May 11, 2011


Common Controversy Comes to White House Poetry Night (Jake Tapper, May 11, 2011, ABC News)

New Jersey State Trooper Dave Jones could hardly believe it.

An official from the White House had called him to find out more about his objections to the participation of the hip hop artist “Common” in White House poetry night, and the official had never heard of Joanne Chesimard.

Common celebrated Chesimard, also known as Assata Shakur, in his song "A Song for Assata,” one of a handful of works that have this week been criticized with his invitation to the White House. Common is a fairly mainstream hip hop artist, but he has voiced opinions that members of law enforcement and others find offensive.

Jones, a 33-year veteran and president of the New Jersey State Troopers Fraternal Association, explained to the White House official – whom he wouldn’t name – who Joanne Chesmard is.

“She’s a domestic terrorist who wrapped her criminality and her abhorrent anti social behavior in a cause to try to disguise her disgust for America in this make believe 1960s radicalism,” Jones told ABC News Wednesday morning. “In 1973 she executed Trooper Werner Foerster with his own gun after he was already shot and didn’t represent a threat to anyone. And after she shot him she kicked him in the head to the point that hours later after he was picked up his brain was still part of the remnants on her shoe.” [...]

In a Def Poetry Jam poem, Common said, “flyers say ‘free Mumia’ on my freezer,” a reference to cause célèbre Mumia Abu-Jamal, convicted of killing Philadelphia Police Officer Daniel Faulkner in 1981, whose supporters maintain his innocence.

Jones doesn’t like Common, but his main issue with Common coming to the White House, he says, is that this is Police Week in Washington, DC. In a vigil on Friday, Jones will add the name of a fallen trooper -- Marc Castellano, 29, hit by a car in June 2010 – to the Law Enforcement Memorial.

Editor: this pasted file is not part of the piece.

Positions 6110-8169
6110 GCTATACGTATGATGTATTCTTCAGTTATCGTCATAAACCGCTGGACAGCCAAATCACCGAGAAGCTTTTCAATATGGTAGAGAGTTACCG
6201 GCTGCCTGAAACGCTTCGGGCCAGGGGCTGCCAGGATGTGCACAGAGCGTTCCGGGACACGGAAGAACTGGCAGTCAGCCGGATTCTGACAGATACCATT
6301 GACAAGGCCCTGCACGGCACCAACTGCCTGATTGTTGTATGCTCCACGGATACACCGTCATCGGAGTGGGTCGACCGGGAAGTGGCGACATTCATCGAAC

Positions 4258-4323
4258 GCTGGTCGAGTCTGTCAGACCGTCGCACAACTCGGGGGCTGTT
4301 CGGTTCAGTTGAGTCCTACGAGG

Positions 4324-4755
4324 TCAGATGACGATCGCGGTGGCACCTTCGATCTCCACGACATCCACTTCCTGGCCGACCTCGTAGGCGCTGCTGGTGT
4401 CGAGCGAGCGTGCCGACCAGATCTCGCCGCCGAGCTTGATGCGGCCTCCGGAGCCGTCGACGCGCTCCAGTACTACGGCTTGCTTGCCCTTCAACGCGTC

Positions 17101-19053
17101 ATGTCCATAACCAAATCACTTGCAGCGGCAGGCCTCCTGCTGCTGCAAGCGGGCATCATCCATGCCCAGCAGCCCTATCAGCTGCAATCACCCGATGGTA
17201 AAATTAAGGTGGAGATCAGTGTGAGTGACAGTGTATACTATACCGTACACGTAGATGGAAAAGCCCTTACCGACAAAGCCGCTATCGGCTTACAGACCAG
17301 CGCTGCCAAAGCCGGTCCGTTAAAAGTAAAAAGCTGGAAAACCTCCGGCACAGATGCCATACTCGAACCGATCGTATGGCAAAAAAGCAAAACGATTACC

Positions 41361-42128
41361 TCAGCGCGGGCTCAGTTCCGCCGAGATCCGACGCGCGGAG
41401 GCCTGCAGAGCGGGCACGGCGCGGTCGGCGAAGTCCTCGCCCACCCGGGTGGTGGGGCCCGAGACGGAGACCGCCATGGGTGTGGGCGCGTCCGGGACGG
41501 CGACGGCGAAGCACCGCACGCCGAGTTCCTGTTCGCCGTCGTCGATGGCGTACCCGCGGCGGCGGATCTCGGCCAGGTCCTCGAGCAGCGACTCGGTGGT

“Of all the times for the president to have this nitwit in the White House reading his vitriolic nonsense…” Jones says, his voice trailing off.

Mr. Jones ought not take it so personally, the nitwit holds Mr. Obama's own father in contempt too:
TOUCH: This is a lyric from the track ‘Heat’ on your ‘Like Water For Chocolate’ album: "State senators, life twirls, most sell out – like a dread with a white girl." Explain please.

COMMON: Rastafarianism is a black culture. When you see dreadlocked dudes with white girls that’s like they going against what the dreadlock’s purpose was. The dreadlock was a symbol of black love and the black people gettin’ to a certain level. In America we’ve got a lot of dreadlocked dudes and all you see them with is white girls. I don’t think there’s anything the matter with somebody loving somebody from another race but it’s almost like a stereotype that if you’ve got dreadlocks you go out with a white girl. I just feel like, as black men, we do have to be aware that, yo, every time we step out with some woman it’s setting an example for our daughters and it’s also representing something for our mothers. If you can’t really love your own, how can you really love others?

TOUCH: So you don’t agree with mixed race relationships?

COMMON: I disagree with them. It's a lack of self-love. It's a problem.

TOUCH: Have you ever dated outside your race?

COMMON: Nah, not dated [giggles].

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Posted by at May 11, 2011 5:38 PM

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